Lawyers acting for Mr Ahmad claim he is owed a £500,000 bonus for the time he spent working at the Championship side.
And despite failing on two previous occasions to have the money ring fenced, his lawyers returned to the Court of Session on Wednesday to try again.
Mr Ahmad's advocate Kenny McBrearty QC told judge Lord Stewart that his client was concerned about the current state of the club's finances and worried that Rangers would become insolvent.
Mr McBrearty said if Mr Ahmad was awarded the £500,000 in the months to come, he would be concerned that Rangers would not be able to pay him the sum - prompting the need for the court order to have the money put aside.
Mr McBrearty told the court that Rangers have sold 23,000 season tickets, but last season club bosses sold 15,000 more. Pointing out that attendances at Ibrox are also down, Mr McBrearty said the Rangers board's recent plans to sell shares in the side may only provide a temporary solution to the club's allegedly poor financial position.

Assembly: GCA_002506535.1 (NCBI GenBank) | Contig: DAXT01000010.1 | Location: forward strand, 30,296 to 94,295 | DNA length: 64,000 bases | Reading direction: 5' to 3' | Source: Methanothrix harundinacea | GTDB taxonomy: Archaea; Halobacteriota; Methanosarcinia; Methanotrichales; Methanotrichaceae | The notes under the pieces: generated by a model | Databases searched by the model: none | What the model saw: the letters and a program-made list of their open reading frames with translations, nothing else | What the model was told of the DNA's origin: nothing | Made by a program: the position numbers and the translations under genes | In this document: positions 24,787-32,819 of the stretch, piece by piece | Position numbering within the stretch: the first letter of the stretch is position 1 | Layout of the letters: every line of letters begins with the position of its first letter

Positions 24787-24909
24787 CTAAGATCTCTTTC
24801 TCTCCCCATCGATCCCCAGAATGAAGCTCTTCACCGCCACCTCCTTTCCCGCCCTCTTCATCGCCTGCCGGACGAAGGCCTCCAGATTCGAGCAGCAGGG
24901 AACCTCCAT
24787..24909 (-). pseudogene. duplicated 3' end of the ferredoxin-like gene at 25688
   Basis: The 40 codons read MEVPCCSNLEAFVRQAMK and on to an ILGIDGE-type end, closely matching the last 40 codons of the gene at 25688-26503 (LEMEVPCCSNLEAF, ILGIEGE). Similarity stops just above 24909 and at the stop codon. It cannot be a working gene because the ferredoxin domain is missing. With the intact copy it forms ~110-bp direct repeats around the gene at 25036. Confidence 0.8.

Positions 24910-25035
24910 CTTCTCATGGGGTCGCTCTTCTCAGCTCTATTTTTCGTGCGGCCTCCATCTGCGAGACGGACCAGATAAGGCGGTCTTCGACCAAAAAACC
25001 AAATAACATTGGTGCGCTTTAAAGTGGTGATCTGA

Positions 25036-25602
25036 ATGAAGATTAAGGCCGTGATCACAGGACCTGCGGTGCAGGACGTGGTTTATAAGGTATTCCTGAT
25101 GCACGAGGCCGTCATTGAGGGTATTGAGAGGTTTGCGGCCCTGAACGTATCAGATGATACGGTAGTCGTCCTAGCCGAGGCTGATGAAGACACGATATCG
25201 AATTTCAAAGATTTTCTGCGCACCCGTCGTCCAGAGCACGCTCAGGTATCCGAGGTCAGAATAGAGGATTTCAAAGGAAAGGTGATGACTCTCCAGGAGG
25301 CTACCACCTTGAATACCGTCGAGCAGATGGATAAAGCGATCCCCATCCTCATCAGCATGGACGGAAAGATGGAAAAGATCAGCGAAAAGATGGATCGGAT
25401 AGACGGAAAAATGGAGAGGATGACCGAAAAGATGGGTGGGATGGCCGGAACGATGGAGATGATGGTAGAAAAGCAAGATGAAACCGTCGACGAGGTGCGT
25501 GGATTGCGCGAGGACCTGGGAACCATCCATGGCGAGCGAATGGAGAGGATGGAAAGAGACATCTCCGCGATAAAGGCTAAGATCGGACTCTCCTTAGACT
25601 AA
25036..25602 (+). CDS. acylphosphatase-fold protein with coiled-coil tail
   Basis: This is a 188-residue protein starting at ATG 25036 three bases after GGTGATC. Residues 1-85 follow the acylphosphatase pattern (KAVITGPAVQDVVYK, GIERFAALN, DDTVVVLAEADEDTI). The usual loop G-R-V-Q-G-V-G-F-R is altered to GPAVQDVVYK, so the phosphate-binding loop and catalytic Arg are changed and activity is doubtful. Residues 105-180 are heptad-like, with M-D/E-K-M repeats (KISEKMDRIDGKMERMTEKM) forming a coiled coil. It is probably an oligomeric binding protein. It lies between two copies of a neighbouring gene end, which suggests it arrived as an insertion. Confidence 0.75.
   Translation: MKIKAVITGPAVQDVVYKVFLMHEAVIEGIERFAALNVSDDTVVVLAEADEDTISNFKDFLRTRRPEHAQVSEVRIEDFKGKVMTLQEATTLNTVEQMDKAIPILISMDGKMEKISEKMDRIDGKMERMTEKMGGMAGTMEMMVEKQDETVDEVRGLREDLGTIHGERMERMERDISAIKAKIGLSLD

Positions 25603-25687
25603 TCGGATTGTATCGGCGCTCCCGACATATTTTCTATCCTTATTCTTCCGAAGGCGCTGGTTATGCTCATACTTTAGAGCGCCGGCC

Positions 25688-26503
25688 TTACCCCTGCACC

He said the share issue may only raise £3.6 million, covering only some of Rangers' obligations, and added: "There is a significant hole in the club's finances. [The share issue] is not an investment for the long term. It is not an investment in the rebuilding of the club. It is there to keep the lights on. It's no more than a sticking plaster."
Mr McBrearty was speaking at a hearing at Edinburgh's Court of Session.
It is not the first time an attempt to secure a court order has been made by Mr Ahmad. In February, Lord Tyre disagreed with his claim that Rangers were trading while insolvent. In May, Mr Ahmad also lost an attempt to have the money set aside.
Lord Stewart continued yesterday's case to Friday when lawyers for Rangers will address the court.